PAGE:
In Minnesota, a court must make a just and equitable division of marital assets (including debt) without regard to marital misconduct during a divorce. In other words, how a party conducts him/herself during a marriage will not typically impact his/her share of the marital property.
The Court typically starts with the presumption that each party should be awarded an equal 50% of the marital estate. However, it is important to keep in mind that the law calls for a “just and equitable division of the marital property.” This might mean an equal division; it might not. In some cases, a perfectly equal division of property would not be appropriate.
In order to determine what is just and equitable in the division of marital assets, the court will look at the length of the marriage, the number of prior marriages (if any), whether a spouse acted as the homemaker during the marriage, the contribution of each spouse to the marital estate, and the skills, needs and future opportunities of one of the parties.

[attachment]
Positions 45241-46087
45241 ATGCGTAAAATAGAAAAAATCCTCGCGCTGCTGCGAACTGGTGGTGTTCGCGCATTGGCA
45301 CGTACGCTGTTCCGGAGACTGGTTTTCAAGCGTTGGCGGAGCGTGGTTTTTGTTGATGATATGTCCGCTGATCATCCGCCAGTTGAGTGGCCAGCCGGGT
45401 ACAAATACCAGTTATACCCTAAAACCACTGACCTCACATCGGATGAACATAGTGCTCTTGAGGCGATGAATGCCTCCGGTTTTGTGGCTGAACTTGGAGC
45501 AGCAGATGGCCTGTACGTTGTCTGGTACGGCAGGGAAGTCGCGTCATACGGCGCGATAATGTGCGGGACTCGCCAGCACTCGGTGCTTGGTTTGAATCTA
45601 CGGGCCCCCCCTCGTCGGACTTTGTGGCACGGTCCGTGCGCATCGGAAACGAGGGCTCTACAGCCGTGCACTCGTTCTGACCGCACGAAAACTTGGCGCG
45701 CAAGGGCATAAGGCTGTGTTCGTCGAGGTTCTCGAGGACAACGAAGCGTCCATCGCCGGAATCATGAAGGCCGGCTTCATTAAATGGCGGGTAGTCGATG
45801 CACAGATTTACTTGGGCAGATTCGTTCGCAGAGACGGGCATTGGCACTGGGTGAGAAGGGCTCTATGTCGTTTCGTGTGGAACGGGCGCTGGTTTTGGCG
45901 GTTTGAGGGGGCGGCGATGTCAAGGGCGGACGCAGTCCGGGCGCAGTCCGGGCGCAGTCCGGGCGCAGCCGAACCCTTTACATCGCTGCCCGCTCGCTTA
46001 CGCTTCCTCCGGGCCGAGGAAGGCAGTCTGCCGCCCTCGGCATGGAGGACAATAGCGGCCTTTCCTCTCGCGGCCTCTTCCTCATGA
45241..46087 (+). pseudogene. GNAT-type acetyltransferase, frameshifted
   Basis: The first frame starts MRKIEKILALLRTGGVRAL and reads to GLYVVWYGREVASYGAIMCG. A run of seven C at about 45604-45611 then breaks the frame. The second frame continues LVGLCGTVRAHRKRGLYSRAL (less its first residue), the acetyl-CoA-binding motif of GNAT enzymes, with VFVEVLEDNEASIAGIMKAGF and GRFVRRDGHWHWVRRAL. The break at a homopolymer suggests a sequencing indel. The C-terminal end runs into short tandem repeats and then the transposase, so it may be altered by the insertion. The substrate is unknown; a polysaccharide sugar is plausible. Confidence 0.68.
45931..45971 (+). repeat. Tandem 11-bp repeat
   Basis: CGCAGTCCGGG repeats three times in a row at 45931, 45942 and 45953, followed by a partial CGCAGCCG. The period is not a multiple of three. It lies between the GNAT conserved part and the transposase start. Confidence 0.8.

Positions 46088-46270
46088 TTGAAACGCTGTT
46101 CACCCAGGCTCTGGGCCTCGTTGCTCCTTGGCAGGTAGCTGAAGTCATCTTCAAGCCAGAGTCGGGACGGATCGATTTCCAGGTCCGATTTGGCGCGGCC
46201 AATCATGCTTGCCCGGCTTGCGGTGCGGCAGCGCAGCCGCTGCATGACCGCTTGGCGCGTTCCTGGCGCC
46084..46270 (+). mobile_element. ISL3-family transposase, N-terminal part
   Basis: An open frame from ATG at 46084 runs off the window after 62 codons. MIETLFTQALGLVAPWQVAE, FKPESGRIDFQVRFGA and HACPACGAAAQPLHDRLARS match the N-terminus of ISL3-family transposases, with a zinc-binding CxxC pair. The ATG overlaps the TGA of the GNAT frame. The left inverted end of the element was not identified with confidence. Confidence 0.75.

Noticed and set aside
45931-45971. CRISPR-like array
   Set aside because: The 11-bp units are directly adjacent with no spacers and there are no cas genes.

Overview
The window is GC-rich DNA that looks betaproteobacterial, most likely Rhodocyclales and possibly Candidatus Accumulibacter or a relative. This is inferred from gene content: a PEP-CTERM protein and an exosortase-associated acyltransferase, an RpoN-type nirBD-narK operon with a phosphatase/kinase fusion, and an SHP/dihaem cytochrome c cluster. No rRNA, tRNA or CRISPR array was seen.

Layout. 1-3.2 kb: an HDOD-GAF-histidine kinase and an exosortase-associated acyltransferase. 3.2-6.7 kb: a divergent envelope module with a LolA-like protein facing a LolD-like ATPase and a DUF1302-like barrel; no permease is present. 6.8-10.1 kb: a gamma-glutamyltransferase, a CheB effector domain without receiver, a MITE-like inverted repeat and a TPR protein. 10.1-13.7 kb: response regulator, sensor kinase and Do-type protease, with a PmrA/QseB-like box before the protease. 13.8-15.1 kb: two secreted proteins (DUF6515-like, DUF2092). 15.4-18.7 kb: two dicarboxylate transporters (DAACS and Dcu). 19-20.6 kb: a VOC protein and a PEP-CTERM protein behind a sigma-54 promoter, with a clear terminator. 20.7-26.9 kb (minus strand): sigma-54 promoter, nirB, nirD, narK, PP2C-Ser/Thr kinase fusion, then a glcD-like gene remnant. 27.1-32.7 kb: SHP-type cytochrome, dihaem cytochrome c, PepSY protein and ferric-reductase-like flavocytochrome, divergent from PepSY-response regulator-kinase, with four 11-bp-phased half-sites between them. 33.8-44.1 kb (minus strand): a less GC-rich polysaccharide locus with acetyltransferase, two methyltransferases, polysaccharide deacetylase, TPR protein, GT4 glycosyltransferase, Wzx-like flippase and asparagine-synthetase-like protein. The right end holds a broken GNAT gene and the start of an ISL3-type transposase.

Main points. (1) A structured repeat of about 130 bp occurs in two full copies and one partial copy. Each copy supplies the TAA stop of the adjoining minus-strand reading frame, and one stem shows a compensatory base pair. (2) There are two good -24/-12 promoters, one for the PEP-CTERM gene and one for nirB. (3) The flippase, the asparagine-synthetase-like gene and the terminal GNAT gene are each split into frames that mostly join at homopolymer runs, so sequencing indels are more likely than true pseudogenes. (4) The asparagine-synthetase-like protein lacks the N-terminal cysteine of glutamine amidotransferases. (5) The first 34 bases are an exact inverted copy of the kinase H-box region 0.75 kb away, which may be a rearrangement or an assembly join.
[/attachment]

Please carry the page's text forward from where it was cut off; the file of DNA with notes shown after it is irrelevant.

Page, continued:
The Court will also usually require the assets be appraised before dividing the property unless the parties can agree on valuation. This will help ensure that each spouse gets an equitable share. This could include stock trades, selling assets, and splitting money or making agreements to ensure both parties receive their fair and equitable share.
It is important to remember that marital debt is also divided in a just and equitable manner by the court. The specific spouse who incurred more debt will not be automatically responsible for more debt. For example, if your spouse accumulated a significant amount of credit card debt during your marriage, the court starts with the presumption that it is marital debt.
Once a division of marital assets is ordered by the Court, it is final. The Court does not have the authority to re-open a property division unless some very specific elements are proven (e.g. fraud).
Dividing marital properties and debts in a divorce can be challenging without an experienced Minnesota divorce lawyer to help ensure that what you receive is fair and equitable. If you face a contentious divorce and are concerned about the division of marital assets, please, contact our office today at (952) 800-2025 or on the web at email@example.com.